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Sous Vide your bacon?

Discussion in 'Epi-Paleo Recipes' started by cinnamon, Jan 22, 2014.

  1. cinnamon

    cinnamon Gold

    In the recent reset community webinar, Jack told us how to cook our bacon to maximize the cysteine. I think he said to use a sous vide? I was a bit confused when I googled what that was and pictures of food in plastic bags showed up! I think I might have misunderstood?

    In my google search, I also found recipes where people were cooking their bacon in water, so I tried that this morning. I put just enough water (good water, of course) to cover the bacon and then cooked over medium low until all the water evaporated and then kept cooking a couple more minutes - until the bacon crisped up a bit. It was delicious! And the fat in the pan was fabulous too! LOL please understand that I adore bacon! :cool:

    So, what's the right way to cook it?
  2. caroline

    caroline Moderator

    Cin ..... You use plastic bags for the sou vide. What you did sounds really interesting. I have been wondering about simmering a piece of pork belly in water - what do you think. Is the plastic bag just to protect the meat? Or does it have an added benefit?
    We could just wrap the meat in saran wrap and simmer away? I used to make seafood sausages and do that....
    Last edited: Jan 23, 2014
  3. Andrea

    Andrea What is NOT on the menu?

    The point of sous vide cooking is to cook things at an exact temperature. A sous vide machine will keep the temperature of the water bath at your preset temperature ±0.5°C or so. A regular stove or oven will never give you that precision.

    The plastic bags are for vacuum packing the food (sous vide = under vacuum).
    You vacuum pack the food to remove all the air from the bag, beacuse air leads heat worse than water, and it would also make the plastic bag - and parts of your food - float. And having the food in plastic bags makes the food cook in its own juice, which makes it very tender and juicy, and it doesn't lose any nutrients to the surrounding water.

    And as for cooking in plastic bags... Well, most manufacturers of these vacuum bags claim that their bags are free from BPA and softeners. At least something. Another point to consider is that you normally don't boil your food or cook it at high temperatures when you cook sous vide. Even not-so-fine meats like prime rib can be cooked to perfection at around 57-58°C with enough time.
    jwhb77 and Kristi Lambert like this.
  4. Jack Kruse

    Jack Kruse Administrator

    jwhb77 likes this.
  5. cinnamon

    cinnamon Gold

    Caroline and Rerun, thanks so much for all the valuable info regarding the sous vide method! And thank you, Jack, for confirming that this is what you meant.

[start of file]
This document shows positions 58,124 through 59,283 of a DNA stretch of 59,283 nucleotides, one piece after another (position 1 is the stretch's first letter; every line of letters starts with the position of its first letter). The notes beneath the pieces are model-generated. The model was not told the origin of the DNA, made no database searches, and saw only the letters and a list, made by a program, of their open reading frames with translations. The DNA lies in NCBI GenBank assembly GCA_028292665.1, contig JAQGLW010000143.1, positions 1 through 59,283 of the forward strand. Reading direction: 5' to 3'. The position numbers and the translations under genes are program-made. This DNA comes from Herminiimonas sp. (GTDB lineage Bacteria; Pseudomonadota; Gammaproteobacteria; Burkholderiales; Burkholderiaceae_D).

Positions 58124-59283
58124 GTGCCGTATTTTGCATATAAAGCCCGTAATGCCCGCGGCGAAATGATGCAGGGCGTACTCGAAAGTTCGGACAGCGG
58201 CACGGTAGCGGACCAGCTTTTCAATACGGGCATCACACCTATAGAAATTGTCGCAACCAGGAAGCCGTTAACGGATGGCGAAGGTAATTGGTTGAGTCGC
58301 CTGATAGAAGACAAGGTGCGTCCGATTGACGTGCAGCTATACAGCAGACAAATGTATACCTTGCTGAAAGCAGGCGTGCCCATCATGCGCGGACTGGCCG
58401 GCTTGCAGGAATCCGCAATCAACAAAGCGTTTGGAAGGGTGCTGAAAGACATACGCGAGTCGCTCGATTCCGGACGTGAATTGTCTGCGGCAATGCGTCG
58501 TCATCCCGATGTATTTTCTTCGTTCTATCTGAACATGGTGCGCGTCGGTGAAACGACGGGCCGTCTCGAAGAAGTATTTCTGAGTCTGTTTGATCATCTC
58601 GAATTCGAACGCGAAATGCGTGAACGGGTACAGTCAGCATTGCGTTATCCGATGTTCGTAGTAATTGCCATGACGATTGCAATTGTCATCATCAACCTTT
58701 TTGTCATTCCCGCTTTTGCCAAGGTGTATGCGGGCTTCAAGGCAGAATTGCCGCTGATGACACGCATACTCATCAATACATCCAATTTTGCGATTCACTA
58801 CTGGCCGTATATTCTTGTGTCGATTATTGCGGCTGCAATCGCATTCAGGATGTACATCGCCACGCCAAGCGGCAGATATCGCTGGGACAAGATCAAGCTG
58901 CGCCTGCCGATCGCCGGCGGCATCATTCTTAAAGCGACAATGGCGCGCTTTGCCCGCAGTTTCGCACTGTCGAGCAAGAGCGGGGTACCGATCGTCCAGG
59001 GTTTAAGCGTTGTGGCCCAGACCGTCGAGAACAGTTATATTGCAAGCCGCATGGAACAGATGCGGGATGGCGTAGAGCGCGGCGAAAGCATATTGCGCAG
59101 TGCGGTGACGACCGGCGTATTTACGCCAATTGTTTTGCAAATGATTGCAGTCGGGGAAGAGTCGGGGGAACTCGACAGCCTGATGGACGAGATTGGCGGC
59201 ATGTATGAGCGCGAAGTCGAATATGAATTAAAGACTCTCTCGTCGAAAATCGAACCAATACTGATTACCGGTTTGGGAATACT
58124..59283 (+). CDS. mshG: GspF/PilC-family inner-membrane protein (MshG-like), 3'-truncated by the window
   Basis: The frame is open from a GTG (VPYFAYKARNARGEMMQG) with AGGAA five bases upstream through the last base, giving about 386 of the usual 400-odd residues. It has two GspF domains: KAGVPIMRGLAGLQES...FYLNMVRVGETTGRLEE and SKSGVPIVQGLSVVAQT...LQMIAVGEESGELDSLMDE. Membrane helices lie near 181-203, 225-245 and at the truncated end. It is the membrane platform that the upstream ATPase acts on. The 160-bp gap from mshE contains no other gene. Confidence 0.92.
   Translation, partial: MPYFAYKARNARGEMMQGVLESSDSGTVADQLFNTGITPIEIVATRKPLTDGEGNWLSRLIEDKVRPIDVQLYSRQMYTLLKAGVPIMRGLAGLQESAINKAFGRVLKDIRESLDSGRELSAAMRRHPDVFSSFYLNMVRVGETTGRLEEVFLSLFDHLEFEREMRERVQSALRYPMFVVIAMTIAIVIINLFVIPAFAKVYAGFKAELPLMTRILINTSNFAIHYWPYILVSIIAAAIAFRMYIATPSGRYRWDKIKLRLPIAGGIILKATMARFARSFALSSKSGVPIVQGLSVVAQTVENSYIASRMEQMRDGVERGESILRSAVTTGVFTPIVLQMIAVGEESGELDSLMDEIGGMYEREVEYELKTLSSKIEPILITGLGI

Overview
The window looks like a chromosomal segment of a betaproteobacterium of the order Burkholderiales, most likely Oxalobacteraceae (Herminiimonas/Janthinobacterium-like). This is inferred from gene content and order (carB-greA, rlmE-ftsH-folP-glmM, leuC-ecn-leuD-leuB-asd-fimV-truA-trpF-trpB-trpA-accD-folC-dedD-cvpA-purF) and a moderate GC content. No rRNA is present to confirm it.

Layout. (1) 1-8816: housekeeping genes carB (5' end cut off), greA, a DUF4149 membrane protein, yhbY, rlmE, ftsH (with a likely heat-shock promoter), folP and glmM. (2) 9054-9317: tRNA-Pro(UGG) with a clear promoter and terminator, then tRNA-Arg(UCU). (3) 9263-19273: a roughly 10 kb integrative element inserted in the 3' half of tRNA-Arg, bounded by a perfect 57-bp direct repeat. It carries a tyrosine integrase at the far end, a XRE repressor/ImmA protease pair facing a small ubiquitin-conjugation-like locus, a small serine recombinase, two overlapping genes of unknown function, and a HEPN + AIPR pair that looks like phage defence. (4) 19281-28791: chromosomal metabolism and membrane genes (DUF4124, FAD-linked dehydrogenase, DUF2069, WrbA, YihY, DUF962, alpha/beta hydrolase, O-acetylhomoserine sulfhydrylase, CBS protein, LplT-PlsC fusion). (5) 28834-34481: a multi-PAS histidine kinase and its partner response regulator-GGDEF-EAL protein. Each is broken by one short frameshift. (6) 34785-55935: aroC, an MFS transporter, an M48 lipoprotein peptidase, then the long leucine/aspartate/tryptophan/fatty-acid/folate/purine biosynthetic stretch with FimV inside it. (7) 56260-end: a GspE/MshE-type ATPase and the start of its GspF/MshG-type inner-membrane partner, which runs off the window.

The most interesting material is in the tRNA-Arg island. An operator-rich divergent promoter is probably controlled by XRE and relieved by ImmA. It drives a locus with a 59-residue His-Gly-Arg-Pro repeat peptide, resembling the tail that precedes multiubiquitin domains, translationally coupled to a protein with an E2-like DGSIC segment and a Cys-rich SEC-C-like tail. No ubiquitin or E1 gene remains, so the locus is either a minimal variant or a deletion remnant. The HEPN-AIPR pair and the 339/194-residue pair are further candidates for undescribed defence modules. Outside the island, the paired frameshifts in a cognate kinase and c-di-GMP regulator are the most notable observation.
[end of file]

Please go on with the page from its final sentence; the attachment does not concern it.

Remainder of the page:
How long do you expect it would take to cook my bacon by the sous vide method?

    Last night I saw Jack and Misty in the Optimal Kitchen video where we get to see Jack's kitchen. Great video! In that, Jack talked about cooking bacon in the oven at 200 degrees. I guess this is also a good way to cook your bacon!

    Yesterday I purchased some sliced pork belly - a first for me. This morning I put it in the oven at 200 degrees. I left it in there for nearly 2 hours as the slices were really thick. I ate eggs and bulletproof tea while waiting because it did make for a late breakfast. It was wonderful! Will try the oven method with regular bacon next (and expect it take the 20 to 30 minutes or so that Jack and Misty discussed).
    Mayuri likes this.
  6. Hope

    Hope Gold

    Cinnamon, how did you make bulletproof tea? With EVCO?
  7. cinnamon

    cinnamon Gold

    I use a large cup of green tea and add about 2 tbsp butter, 1 tsp coconut oil and a half tsp d-ribose. That's the winter version. If I make it during the summer, I use 1 tsp butter and 2 tbsp coconut oil together with the d-ribose.
  8. Hope

    Hope Gold

    Oh thank you for sharing. Wow. I do not do coffee, though just got it all ready for DH. I never thought of doing it with tea. THanks so much...
  9. Sue-UK

    Sue-UK Gold

    I put a couple of pieces of pork in the slow cooker on low setting overnight with 2 large chopped onions and water. Fished out the pork, added a ladle full of the onion broth, added seasoning (I like seaweed sprinkles) and breakfast was ready. :) Pork was quite lean so will probably add more fat next time, or get a fattier cut of meat. Also have the rest of onion and meat juices in the water as the basis of a soup later. :cool:
  10. caroline

    caroline Moderator

    so pork belly would have worked great in the slow cooker? trouble is I like pork belly with honey and soy sauce etc!
  11. acasey

    acasey New Member

    I let pork belly simmer in water and when done saute it with veggies.
  12. Jack Kruse

    Jack Kruse Administrator

    I eat tons of pork belly
    Mayuri likes this.
  13. lohd2015

    lohd2015 New Member

    Pork belly is my fav. Yummmm.....

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